From home life to college life with LGMD

June 30, 2021
Moving away from home and into a college dorm can be nerve-wracking. Adding LGMD to the mix introduces a whole new set of criteria for what makes a school “the right choice.” Serena, a high school senior, shares her thoughts.

“It took a year and a half to figure out what was wrong with me. I was a freshman in high school and one of the classes I was taking was PE. We would have to run half a mile, or a mile, and I would always be the last one. I really thought I was overweight, but if you saw pictures of me back then, you would be like, ‘You are not overweight.’ I thought, ‘I just need to work out more. I need to basically grind harder.’ So, that's what I did. I didn't realize that I was potentially worsening my muscles for a disease I didn't know I had.

Then, I went to the dermatologist because I was going to start medication for a skin issue I was having. I was getting blood drawn twice every month. They kept wanting more blood and I thought, what's going on? That’s when they told me my CK levels were really high.

"Transitioning to college life is going to be very different for me, especially not knowing how I will get around to classes!"

So, I had an MRI; a CAT scan; an EKG. Then, they said, ‘You should probably go see a neurologist.’ The neurologist did even more testing and told me, ’I think you have muscular dystrophy, but we don't know which type.’ That’s when they did genetic testing.

I was actually in New York with my family when I got the results: limb-girdle muscular dystrophy, type 2B. I didn’t know what to do with the information. I didn’t know how to react. A couple months later—still in high school—I was doing research on LGMD and trying to understand what it meant for my life. One night I was home alone, and I thought, ‘I’m going to look up people with muscular dystrophy on YouTube.’ It just broke my heart to see what my life was going to be. I couldn’t believe that I was going to go from being able to run and play volleyball to being in a wheelchair.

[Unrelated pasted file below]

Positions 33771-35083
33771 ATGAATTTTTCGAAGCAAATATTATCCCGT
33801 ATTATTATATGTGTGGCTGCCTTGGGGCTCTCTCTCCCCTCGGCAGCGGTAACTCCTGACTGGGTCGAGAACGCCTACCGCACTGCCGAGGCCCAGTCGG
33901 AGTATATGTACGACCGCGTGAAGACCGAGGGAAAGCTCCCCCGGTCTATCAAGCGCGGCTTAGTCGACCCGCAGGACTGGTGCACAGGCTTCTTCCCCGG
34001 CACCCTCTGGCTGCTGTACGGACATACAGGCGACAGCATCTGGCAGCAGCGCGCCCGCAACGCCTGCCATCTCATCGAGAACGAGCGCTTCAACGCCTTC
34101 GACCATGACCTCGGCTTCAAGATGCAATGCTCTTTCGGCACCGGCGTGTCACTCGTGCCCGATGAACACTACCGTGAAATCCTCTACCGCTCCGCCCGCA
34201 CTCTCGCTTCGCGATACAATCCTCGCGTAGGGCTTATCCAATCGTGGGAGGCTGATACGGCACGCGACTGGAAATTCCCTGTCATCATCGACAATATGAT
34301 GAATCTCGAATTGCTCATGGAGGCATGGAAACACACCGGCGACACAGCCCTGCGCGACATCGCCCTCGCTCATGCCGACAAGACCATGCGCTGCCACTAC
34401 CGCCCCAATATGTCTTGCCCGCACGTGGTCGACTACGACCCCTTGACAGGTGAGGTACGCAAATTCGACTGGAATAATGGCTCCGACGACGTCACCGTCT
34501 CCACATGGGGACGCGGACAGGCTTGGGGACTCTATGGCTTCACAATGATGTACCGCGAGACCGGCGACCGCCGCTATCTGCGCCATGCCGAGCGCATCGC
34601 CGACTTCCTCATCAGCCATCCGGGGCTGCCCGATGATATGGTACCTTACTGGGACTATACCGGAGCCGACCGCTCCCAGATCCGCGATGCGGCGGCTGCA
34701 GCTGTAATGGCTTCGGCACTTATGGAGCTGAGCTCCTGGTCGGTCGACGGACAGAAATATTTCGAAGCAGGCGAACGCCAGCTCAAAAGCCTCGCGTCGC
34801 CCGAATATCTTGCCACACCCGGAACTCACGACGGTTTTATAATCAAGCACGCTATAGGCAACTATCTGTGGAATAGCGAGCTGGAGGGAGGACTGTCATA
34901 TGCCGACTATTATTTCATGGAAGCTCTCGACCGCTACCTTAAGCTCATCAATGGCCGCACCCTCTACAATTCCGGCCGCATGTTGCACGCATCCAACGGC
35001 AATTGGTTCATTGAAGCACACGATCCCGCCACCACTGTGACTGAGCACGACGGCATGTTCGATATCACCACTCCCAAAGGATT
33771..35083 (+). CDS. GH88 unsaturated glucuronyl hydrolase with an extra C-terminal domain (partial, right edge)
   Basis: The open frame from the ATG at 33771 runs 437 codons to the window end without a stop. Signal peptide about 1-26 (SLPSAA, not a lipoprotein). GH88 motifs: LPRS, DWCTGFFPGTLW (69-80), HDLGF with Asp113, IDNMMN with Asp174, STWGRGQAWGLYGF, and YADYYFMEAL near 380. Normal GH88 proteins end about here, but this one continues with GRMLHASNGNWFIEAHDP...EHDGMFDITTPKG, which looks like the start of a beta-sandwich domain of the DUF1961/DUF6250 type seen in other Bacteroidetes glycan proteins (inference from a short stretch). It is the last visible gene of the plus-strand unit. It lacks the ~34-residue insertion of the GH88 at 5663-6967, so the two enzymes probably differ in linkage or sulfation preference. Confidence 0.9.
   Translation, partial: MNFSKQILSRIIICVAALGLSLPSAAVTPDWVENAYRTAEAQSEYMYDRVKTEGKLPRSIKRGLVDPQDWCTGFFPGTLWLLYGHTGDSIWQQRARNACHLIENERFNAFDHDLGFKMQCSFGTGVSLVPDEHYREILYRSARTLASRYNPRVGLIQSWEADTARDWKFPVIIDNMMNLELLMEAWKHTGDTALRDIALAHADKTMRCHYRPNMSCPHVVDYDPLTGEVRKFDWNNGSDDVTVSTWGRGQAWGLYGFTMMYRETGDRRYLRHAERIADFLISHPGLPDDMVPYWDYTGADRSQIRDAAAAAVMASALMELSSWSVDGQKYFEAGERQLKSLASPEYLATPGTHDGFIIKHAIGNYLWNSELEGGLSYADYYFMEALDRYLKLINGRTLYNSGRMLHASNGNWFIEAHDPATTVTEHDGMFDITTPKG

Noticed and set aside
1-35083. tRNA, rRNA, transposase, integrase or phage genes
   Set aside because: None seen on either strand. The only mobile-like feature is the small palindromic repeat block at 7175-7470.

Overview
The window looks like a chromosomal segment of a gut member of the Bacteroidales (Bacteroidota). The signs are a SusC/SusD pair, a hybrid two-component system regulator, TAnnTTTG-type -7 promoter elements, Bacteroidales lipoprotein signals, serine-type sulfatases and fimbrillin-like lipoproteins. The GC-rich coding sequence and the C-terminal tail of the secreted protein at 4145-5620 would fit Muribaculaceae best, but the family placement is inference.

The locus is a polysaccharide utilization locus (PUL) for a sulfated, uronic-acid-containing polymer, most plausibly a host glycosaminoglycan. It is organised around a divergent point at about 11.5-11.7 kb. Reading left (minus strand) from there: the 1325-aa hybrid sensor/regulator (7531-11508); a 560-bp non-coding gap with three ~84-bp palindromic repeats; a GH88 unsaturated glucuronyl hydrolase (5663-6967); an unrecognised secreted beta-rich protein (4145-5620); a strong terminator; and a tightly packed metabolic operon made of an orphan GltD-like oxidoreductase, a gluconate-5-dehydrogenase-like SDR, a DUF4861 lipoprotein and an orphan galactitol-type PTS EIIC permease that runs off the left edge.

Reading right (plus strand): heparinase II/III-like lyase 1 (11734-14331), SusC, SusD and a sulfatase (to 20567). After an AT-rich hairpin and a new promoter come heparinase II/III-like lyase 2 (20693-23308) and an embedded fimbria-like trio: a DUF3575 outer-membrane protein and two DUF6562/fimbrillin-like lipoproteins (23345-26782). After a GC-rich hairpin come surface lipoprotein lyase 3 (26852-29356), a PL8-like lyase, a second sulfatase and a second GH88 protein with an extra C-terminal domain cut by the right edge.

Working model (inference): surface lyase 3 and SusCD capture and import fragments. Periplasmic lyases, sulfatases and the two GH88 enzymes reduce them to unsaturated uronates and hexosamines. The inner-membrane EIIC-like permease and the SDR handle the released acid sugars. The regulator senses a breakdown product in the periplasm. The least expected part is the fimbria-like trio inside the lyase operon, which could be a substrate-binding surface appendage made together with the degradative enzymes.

If you would have asked me a year ago to talk about this, I would probably have broken down crying. But that is not how I feel today—not at all. Now, I love the community. I love talking about and creating awareness about LGMD. I'll be graduating this year from high school and starting college in the fall.

Transitioning to college life is going to be very different for me, especially not knowing how I will get around to classes! Can I walk super far? What if it rains? Is it going to be slippery? What do they offer people with a disability? Do they have ramps? Do they have a lot of stairs? This stuff is just always running through my mind.

In all the college applications I filled out, they never asked if I have a disability. My mom said, ‘They know you have a disability, right?!’ I told her that if they didn't read my essays, then they don't know; so, it's something you really have to make clear. You have to write to them or, when you get in, you have to really push. The main thing is, wherever I decide to go, I want to make it clear to them that I need a little bit more accommodation than other people.

My parents plan to get me an electric bike for college because it makes it easier to pedal and get to places faster. One day, I might end up in a wheelchair, but that's okay. I'm still going to do the stuff that I want to do in life. It's not going to stop me.“

Serena, 17, took on an extracurricular senior project in her final high school year so that she could graduate with honors. Her topic? LGMD, of course. She created a video series of stretches and exercises for those with LGMD and then presented the project to the school board. No doubt that Serena’s ambition and positive outlook will be helpful when she studies pre-med at college!